28 Sep 2022

Protecting our trees from pests and diseases

James Nott is Scottish Forestry’s Head of Tree Health. He’s been in this current job for nearly a year, after being Conservator for the Grampian region.

During #ScotClimateWeek, he’s keen to share some personal thoughts on some simple measures that both the industry and general public can do to help protect our forests and woodlands.

J Nott Aug 2021

The recent record heatwave and stormy winters are a salutary reminder that weather patterns are changing because of climate change. Unfortunately, climate change is also another reason why our forests and woodlands are under a bigger threat than ever before.

Warmer climates is partly why there has been a significant increase in the number of non-native tree pests and diseases affecting our woodlands in Scotland. I believe these climate related effects can be devastating for forests but I believe we can all do our bit.

The photos below were taken by my Tree Health team during their surveillance flights show the affects of the disease P. ramorm that is unfortunately too common in Larch trees. 

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I think #ScotClimateWeek is important because although we are all aware of climate change, it really helps us highlight how so many sectors are affected. But it also gives us a chance to show the huge amount of work underway to tackle it.

My own Tree Health team are dedicated specialists in their field and work with many partners to offer advice and support on the regulations associated with tree diseases and their management. I’m also very proud of their surveillance work which covers right across Scotland.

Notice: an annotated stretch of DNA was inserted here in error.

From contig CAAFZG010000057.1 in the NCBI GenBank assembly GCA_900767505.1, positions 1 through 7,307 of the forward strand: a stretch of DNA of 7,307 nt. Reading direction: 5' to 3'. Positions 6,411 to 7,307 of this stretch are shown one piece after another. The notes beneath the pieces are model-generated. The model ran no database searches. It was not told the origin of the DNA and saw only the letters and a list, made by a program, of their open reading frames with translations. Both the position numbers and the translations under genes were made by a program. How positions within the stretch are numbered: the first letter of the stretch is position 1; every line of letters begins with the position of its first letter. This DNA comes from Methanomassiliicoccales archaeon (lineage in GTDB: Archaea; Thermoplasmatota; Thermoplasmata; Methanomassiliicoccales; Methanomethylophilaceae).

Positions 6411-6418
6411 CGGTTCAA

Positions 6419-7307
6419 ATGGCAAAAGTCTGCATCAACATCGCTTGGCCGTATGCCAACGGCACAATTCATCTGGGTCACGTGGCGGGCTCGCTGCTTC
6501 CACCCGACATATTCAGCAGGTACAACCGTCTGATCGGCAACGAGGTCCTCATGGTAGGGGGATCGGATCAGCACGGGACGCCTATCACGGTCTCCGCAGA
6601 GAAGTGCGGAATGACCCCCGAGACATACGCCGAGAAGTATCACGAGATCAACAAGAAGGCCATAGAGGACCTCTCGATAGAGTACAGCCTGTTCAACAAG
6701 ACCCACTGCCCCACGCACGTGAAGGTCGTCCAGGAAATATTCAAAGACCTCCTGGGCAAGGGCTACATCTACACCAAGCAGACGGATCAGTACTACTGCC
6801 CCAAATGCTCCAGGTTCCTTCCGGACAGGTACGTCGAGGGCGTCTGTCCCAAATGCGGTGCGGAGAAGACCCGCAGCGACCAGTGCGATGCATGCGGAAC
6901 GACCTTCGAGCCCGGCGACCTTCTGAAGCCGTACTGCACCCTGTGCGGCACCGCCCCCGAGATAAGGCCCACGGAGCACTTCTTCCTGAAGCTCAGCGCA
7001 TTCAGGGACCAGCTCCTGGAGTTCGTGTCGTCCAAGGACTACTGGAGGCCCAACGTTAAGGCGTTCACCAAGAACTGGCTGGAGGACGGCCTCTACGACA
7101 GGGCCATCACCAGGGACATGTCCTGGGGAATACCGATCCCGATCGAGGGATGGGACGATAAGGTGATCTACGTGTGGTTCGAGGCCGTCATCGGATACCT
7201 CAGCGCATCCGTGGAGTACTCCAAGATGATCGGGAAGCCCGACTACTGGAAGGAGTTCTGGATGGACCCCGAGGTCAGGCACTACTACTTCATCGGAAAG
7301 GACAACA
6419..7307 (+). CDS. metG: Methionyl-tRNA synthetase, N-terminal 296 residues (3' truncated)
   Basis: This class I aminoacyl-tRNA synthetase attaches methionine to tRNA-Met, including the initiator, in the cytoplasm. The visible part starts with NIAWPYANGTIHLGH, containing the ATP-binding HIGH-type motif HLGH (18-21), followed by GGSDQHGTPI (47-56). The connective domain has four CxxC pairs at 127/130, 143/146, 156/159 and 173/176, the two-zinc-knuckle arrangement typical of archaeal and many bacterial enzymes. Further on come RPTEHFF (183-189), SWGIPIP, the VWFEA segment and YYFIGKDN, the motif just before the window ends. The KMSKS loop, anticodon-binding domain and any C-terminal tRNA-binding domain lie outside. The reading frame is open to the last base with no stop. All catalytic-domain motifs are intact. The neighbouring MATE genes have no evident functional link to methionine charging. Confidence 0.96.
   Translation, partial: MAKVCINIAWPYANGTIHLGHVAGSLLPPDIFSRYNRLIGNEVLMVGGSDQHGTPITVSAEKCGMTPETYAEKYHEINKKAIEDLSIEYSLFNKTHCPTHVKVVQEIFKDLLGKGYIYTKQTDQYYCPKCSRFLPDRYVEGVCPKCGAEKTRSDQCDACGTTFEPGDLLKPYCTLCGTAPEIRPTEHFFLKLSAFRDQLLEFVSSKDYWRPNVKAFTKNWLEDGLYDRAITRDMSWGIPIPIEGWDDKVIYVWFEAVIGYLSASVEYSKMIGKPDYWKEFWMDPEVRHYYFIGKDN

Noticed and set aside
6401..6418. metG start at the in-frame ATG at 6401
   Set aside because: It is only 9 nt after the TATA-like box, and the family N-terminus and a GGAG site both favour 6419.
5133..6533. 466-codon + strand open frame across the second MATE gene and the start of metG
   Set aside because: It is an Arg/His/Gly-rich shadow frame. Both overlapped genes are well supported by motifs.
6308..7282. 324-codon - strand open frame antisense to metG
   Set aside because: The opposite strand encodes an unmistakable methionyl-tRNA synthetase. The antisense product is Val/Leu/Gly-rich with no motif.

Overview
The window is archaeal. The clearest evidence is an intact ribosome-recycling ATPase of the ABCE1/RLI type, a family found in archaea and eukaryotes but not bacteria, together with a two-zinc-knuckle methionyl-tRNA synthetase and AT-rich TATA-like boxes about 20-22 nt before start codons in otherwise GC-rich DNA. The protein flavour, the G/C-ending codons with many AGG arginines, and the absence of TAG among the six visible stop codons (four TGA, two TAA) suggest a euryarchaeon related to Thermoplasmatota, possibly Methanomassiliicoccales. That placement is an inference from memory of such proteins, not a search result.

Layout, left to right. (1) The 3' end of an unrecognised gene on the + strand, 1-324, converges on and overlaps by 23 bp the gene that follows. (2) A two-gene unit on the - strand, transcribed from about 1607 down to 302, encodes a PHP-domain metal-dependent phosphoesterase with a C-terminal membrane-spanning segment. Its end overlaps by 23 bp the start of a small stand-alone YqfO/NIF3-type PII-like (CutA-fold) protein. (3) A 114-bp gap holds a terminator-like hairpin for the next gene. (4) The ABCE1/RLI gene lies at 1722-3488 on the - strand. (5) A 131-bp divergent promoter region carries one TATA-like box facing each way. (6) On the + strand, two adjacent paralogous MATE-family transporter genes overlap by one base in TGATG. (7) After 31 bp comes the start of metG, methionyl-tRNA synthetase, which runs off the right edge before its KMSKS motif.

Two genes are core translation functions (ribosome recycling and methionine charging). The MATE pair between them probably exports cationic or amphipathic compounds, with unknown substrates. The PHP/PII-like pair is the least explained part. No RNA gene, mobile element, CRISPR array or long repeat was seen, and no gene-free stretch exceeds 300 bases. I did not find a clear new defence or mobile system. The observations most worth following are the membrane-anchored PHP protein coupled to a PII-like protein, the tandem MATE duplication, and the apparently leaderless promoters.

But we can all play a part and help out and it is important that we firstly understand how tree diseases or pests are spread.

How are tree diseases spread?
Tree pests and diseases can be transported between or within countries via a number of methods, including:

• on live plant and tree products, such as potted plants;
• via timber and wood packaging materials (WPM), such as shipping crates and pallets;
• on dirty tools, kit, machinery and vehicles, such as chainsaws, boots and all-terrain vehicles;
• through soil and organic material, such as leaf litter; and
• by natural methods, such as wind and water.

What can we do to help?
Tree pests and diseases can have a significant impact on our landscape, but there are some simple steps members of the public can take to help limit their spread:

You're the best defence our trees have. The spores that infect trees can live for a very long time so even if it’s been months since you were last out in the woods, it’s always best to check your kit is clean.

Before a forest visit, remember to Keep it Clean by:

• cleaning your equipment or any kit that carries soil such as tent pegs;
• brushing off any visible dirt from your shoes or tyres; and
• wiping your dog's paws!

Beecraigs 10 11 2019 044

‘Don’t risk it!’ – please don’t bring any plant or tree products back from trips abroad, because these might be carrying harmful non-native tree pests or pathogens

Report any trees that you suspect are in ill-health to Scottish Forestry, the Forestry Commission and Natural Resources Wales using TreeAlert.

Further information on tackling tree diseases can be found here.